Flash or QuickTime.
This means that it is almost impossible for the user to not be able to view the video—one way or another—and
What You Can Do
I ask you to please do the following:
- Remove the content of that blog post and replace it with new content that covers two main factors:
How to insert HTML5 video using HTML and providing levels of fallback for legacy
Why providing good fallback options / text is so important to a range of users
solution rather than be a requirement
- Adopt HTML5 video (with fallbacks) across all Mozilla branded blogs, sites and ’Web properties, unilaterally
I personally don’t have Flash installed, it is—after all—an optional install, and I don’t
like what it does to my computer. It seems counter to the work you are doing providing HTML5 video
in your browser that I cannot see your
I believe Mozilla need to make a company-wide (and community-wide) commitment to using HTML5 video
in all of their ventures—past, present and future.
- Kroc Camen—camendesign.com—HTML5
web-developer, publicus defensor
- Thom Holwerda—Cogs Can
Think—OSNews Managing Editor
Developper / Programmer / Blogger
/ Interface Designer
Designer / Developer
- Mike Laughton—libdmtx.org—Occasional Web
- Jordan Spencer
/ OSNews Editor / Upstanding Blogger
- Antoni Grzymala—email@example.com—Systems
Administrator and integrator with a special focus on accessibility
- Kurtis Nusbaum—firstname.lastname@example.org—Web Designer /
Programmer / Trilinos Developer / Blogger
- Neil Santos—dpi.sourceforge.net—Head
code monkey and mad tinkerer for Qool Media
- Justin Burris—prxi.net—Interested in mobile
devices, web interfaces, AI, OSs and programming languages
- Evert Mouw—animamundi.eu—part-time system
administrator, student of medical informatics and political science
- Ricardo Governa—ricardo.governa.net—New
Technologies / Media / Telecommunications Consultant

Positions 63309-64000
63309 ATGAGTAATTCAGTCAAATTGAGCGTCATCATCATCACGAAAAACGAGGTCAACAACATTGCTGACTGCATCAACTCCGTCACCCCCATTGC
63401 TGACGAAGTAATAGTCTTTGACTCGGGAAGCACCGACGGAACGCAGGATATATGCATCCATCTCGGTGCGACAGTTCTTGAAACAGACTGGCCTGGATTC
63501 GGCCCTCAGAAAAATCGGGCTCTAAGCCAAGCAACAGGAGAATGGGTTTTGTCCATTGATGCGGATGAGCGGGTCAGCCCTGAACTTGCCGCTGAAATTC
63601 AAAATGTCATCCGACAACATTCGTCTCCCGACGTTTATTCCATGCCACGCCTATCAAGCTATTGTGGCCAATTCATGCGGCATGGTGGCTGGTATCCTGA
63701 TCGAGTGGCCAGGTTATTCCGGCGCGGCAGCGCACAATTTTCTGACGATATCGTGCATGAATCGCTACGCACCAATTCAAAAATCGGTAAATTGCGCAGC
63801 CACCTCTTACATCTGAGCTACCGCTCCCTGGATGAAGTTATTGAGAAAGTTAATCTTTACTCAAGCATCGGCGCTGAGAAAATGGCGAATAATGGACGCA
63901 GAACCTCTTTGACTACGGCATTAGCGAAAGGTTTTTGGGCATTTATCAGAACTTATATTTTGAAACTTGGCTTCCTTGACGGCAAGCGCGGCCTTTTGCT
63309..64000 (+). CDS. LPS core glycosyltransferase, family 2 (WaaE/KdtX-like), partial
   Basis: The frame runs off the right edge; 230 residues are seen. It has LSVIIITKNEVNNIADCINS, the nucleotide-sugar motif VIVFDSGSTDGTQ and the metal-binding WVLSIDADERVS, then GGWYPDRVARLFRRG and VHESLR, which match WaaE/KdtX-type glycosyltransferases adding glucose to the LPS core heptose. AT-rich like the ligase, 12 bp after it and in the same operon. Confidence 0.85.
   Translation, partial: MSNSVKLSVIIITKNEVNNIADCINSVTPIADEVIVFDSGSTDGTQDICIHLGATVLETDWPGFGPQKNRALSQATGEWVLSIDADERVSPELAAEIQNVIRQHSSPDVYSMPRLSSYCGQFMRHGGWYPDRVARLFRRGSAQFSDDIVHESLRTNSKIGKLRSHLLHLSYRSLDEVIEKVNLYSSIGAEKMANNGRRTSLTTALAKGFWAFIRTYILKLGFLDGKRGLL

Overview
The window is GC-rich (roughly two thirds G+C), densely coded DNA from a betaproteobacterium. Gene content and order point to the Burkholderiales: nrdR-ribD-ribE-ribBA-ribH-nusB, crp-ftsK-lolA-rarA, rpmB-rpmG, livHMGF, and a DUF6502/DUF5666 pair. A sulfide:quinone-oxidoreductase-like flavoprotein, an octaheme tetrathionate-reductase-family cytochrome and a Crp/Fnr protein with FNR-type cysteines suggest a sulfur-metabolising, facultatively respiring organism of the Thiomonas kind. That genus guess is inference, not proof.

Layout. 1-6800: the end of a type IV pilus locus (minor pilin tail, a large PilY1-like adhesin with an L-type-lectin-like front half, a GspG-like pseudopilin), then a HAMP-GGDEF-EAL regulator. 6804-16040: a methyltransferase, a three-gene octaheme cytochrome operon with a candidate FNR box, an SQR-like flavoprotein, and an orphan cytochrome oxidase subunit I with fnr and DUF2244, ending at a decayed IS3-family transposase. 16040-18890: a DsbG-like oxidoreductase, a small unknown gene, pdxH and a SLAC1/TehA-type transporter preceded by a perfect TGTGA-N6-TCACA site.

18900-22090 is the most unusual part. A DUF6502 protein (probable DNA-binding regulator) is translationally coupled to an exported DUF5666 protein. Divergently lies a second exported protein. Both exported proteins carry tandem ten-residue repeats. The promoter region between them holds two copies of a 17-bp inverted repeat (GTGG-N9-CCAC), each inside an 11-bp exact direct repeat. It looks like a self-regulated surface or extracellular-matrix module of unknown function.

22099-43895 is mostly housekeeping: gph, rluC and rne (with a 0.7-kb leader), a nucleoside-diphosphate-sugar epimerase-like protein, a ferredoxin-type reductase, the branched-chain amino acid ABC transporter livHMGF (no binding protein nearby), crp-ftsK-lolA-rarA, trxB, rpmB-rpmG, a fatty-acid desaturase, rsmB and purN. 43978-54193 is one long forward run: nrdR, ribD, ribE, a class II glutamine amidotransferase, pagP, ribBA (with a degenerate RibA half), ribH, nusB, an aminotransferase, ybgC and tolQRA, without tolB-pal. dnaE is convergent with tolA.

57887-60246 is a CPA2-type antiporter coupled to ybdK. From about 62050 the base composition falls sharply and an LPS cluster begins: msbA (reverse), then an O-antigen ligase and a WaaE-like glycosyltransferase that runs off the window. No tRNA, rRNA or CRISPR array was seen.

- Torbjørn Vik
Designer / Web Designer
- Morgan Johnson—email@example.com—Occasional Web
- Witold Krakowski—firstname.lastname@example.org—System
Administrator and occasional web developer
- Fernando Medina—tunicaragua.com—Operate a
retail site with need for video
- Dave Snowdon—davesnowdon.com—Professional
- Xavier Mouton-Dubosc—dascritch.net—Freelance
- Nikolai Lifanov—lifanov.com—Network
the Michael Smith Laboratories, UBC, BC, Canada
- Marcin Szewczyk, Wodny—wodny.org—C/C++
programmer, network admin, OSS fan and occasional web developer
Admin, PostgreSQL community member, free software supporter
- Georgi Ivanov—netage.bg—Web Developer
- Andrew Pam—sericyb.com.au—Software
Developer, researcher and Open Source advocate
- C. Williams—email@example.com—System Admin /
- Ville Koskinen—firstname.lastname@example.org—Bioinformatics software
- Ross McDonald—Professional Web Developer working with open technologies, all cross platform
- Andy Elvey—Analyst / Programmer and Intranet report-writer
- Kristian Meier—Web application developer and web security analyst
- Rei Kagetsuki—Software and Hardware Design and Development
- Anthony Harris—Novice web developer and game designer
- Kiefer O. Hicks—bleeding edge web programmer
- Loris Cuoghi—Occasional Web developer
- Fernando Scandolo—Web app developer
- Markus Ingalsuo
- Kirby Dunsmore
- Robert Watkins
- L.J. Boatwright
- Ryan Quinn
- Steven Rowat